This summer, for the first time in three years, I’ve scaled back my blog posts to about once every other week, instead of weekly. I’ll talk more about that later on, but for right now, here’s what you’ve missed because I haven’t been writing about it.
I learned to ride a bike (to work)
Biking was a huge part of my childhood. I lived at the top of a huge hill, and I would pass big chunks of the afternoon riding down the hill at high speeds, walking my bike back up the hill, and repeating. I rode a little 20-inch bike around the small town of Freeport far after I had outgrown it, mostly because smaller bikes were better for “stunts”. It baffles me today that I once had the courage/ability/stupidity to stand on the seat during these trips down the hill, which resulted in eating asphalt at least once in front of a panicked porchful of parents. And I was the least daring of all my friends, my brother was easily the bigger risk-taker and air-getter. I painted the frame of that bike hunter green, then went in and hand-painted, in white, the bits of pop culture that were important to me. I think the top tube had TV shows, the down tube had bands, and the other frame components had other categories. Part of me wants to know exactly what I had painted on there, the rest of me cringes based on what I do remember (I’m 100% certain, for instance, that “Korn” would have been on the down tube).
I biked less in high school and not at all in college until my fifth year, when I built a bike at Free Ride and paid for it in volunteer hours. I abandoned that bike to rust when I moved out of that apartment building and into Angela’s place in Millvale; easy-come, easy-go. Since then, I always said that I would bike to work if it was at all practical, and this spring I got the chance to make good on that previously theoretical assertion. I bought a brand new bike at Thick, paid for it in real money, and have been riding pretty consistently ever since. With the exception of a busy and wet period between June and July, I’ve ridden to work several times a week, culminating in an impressive August showing.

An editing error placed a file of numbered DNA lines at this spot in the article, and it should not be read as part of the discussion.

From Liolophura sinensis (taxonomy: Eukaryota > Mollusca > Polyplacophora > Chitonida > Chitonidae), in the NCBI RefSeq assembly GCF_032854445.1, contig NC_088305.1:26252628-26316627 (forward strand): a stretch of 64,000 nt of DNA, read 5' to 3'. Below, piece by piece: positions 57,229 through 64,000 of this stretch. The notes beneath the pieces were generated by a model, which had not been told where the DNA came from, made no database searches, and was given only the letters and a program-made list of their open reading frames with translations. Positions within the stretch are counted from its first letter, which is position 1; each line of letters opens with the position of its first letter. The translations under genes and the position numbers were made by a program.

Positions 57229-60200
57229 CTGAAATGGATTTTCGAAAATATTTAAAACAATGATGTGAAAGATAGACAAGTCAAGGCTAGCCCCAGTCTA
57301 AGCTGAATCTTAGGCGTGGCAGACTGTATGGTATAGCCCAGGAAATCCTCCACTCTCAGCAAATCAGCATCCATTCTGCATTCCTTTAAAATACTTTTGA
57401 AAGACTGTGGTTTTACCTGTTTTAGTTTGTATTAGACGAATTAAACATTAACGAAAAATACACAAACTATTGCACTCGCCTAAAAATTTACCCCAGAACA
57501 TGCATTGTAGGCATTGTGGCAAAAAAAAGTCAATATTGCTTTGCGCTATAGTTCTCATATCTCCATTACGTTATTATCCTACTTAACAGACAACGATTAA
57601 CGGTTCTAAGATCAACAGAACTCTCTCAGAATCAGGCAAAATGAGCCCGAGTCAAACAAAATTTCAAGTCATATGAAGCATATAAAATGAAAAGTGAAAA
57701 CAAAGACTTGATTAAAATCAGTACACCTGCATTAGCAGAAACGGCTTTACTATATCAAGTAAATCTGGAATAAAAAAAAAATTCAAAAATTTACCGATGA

That’s from the National Bike Challenge page. Their goal is to promote friendly competition and encourage riding a little bit each day. And it has worked, my mindset as far as what is feasible to do on a bike has changed dramatically. There are things that I use the bike for regularly that I wouldn’t have considered a few months ago (biking to a baseball game), and things that I’ve done for leisure that never would have even crossed my mind (like bicycle camping).
Someday I’ll write my requisite “ode to biking”, where I talk about how biking is the best way to experience a city, and I’ll also have to write a rant at some point against motorists and politicians who don’t understand the benefits of a robust cycling infrastructure. Such are the obligations of bloggers who bike.
I did other creative things, I swear
I just can’t prove them to you right now. My PKN was very well received, and there’s video of it someplace, but it may never make it to the internet, who knows. I also got recruited to help write some scripts for something else, those will fur sure make it to the internet in the future. I’ve also gone through my old posts and found some common threads that I plan on weaving together into longer, better-researched pieces. I’m not sure what the outlet for those will be, but once I figure it out I’ll put them up here.
I stepped up my YAF game
YAF is a committee in the AIA that promotes “leadership, mentorship and fellowship” among young architects. This year, I’ve helped organize three different events. I talked about the first one, Storey Telling, and that was really well received. I also helped put together a building tour that had some crossover with another AIA group, the Custom Residential Architects Network (CRAN), looking to get more involvement from us young architects. And I spent a good part of August tracking down people to participate in another, larger, more structured mentorship program that I’ll talk about later. All that’s been a big step forward and out of my comfort zone; I’m much more comfortable attending events and drinking than I am conceiving of, planning, and organizing the events (and drinking).
I meant to put some serious thought into the future of whatever this is
… and then I didn’t.
It’s been a weird summer.
At the beginning of summer, I tried giving myself “summer hours”. I’d take a half-day every Friday and do something cool. I tried to set up a bunch of interviews so I could get a backlog for my podcast, which would give me options for formatting and let me post more consistently. That never really got anywhere, and the concept of summer hours as a whole was only partially successful, because I didn’t really have less work to do. I ended up just working 40 hours per week most weeks, and because it was impossible to tell which Friday afternoons I would actually have off, I couldn’t plan on doing anything cool ahead of time. There was one afternoon where I sat in a bar and read a book, that was super fun. And another one where I went shopping for powder room paraphernalia. Other than that, it was kind of a bust.
Meanwhile, something I read at the beginning of summer has been eating at me. TL;DR: blogs are dead, if they were ever alive in the first place. And that’s fine, I try not to place a whole ton of stock in my pageviews and my SEO and my click-outs and my whatever. But it begs some questions. What are my long term plans for the blog and podcast? What does they look like in the future? Do they serve my career goals at all? What are my career goals?
So yeah, I don’t know. I’ve been blogging every other week all summer instead of every week, and the world hasn’t ended. I’m regrouping in a lot of phases of my life right now. This would be a good time to know how to meditate, but I don’t, so I drink too many fancy seltzer drinks instead.
To the Fall!